Glucose, from carbohydrates, are the primary fuel for the body’s cells and organs when eating a standard western diet.
Cells obtain energy by taking up glucose from the blood, where a metabolic reaction takes place to release energy. Our bodies store excess glucose in the form of glycogen, so that we have energy for later use.
Glycogen (made up of long chains of glucose molecules) is mainly found in the liver and skeletal muscle. Liver glycogen stores maintain normal levels of glucose in the blood. Whereas stored muscle glycogen mainly fuel muscle activity.
When eating a Low carb High Fat diet fats and proteins can provide most of your body’s energy requirements. Most body cells are able to use fatty acids for energy. Brain cells and developing red blood cells are the exception, as they depend on glucose. A supply of glucose in the blood is therefore essential, however brain cells can adapt to use ketones from fat breakdown for energy.
When restricting carbohydrate intake the liver does not break down fat completely. Instead, the liver makes ketone bodies that can be used by most cells for energy.
Nutritional ketosis occurs on a LCHF diet when ketones are produced more quickly than the body needs and their levels increase in the blood. As glycogen stores deplete the body switches to burn body fat, increasing fatty acids availability as a fuel source. Many of these fatty acids cannot pass the blood brain barrier, so the brain switches to using ketone bodies, produced by the liver, as fuel.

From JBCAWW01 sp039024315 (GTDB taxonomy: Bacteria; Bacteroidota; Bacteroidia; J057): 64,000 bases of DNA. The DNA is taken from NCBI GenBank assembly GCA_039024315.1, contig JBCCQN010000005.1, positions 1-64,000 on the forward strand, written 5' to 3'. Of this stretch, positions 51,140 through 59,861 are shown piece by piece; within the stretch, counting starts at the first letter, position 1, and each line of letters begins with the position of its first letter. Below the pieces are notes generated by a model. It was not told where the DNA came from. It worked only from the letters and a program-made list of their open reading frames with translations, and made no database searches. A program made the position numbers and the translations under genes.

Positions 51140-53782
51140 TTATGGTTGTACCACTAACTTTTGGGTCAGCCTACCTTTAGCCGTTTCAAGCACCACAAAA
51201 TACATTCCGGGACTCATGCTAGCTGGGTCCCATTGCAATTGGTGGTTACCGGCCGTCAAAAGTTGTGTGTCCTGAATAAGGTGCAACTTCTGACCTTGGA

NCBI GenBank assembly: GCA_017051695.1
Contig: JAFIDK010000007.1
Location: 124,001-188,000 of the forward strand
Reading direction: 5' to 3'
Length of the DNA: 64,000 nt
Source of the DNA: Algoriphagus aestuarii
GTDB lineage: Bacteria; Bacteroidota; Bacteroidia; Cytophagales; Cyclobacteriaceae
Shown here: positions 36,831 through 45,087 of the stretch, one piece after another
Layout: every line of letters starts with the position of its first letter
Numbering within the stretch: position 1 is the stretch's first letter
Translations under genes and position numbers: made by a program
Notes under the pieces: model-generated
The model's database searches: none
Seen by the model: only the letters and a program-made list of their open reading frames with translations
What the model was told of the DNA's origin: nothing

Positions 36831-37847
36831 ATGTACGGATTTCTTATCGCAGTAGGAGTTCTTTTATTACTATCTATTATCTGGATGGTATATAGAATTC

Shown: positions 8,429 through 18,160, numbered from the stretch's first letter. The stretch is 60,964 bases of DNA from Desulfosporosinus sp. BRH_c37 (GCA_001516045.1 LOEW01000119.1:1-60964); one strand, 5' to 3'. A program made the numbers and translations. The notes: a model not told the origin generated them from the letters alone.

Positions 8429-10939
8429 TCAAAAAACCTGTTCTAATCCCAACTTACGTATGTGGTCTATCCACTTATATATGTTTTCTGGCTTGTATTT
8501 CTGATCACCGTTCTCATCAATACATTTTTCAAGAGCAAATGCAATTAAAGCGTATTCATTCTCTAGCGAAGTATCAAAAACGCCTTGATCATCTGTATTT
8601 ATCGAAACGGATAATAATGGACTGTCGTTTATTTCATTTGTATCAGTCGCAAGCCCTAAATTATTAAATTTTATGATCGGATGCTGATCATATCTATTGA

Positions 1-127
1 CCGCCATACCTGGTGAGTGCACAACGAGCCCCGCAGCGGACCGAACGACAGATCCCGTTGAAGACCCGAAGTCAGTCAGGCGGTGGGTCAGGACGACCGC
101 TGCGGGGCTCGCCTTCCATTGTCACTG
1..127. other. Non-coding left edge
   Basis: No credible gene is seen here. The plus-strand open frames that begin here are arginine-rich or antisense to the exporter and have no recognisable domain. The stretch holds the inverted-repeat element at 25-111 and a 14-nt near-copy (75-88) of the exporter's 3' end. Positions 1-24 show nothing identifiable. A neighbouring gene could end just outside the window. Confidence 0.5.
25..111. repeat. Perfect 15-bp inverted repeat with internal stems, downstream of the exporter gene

This is the nutritional ketosis process, the normal and extremely efficient physiological response to carbohydrate restriction.
Dr. Benjamin Bikman, Ph.D. in Bioenergetics and Professor of pathophysiology and a Biomedical Scientist at Brigham Young University in Utah.
Dr. Bikman’s special professional interest in obesity and diabetes and the pathogenicity of insulin and insulin resistance.
He has long been an advocate of the ketogenic diet approach for reversing insulin resistance and on exploring the intimate associations between the metabolic and immune systems.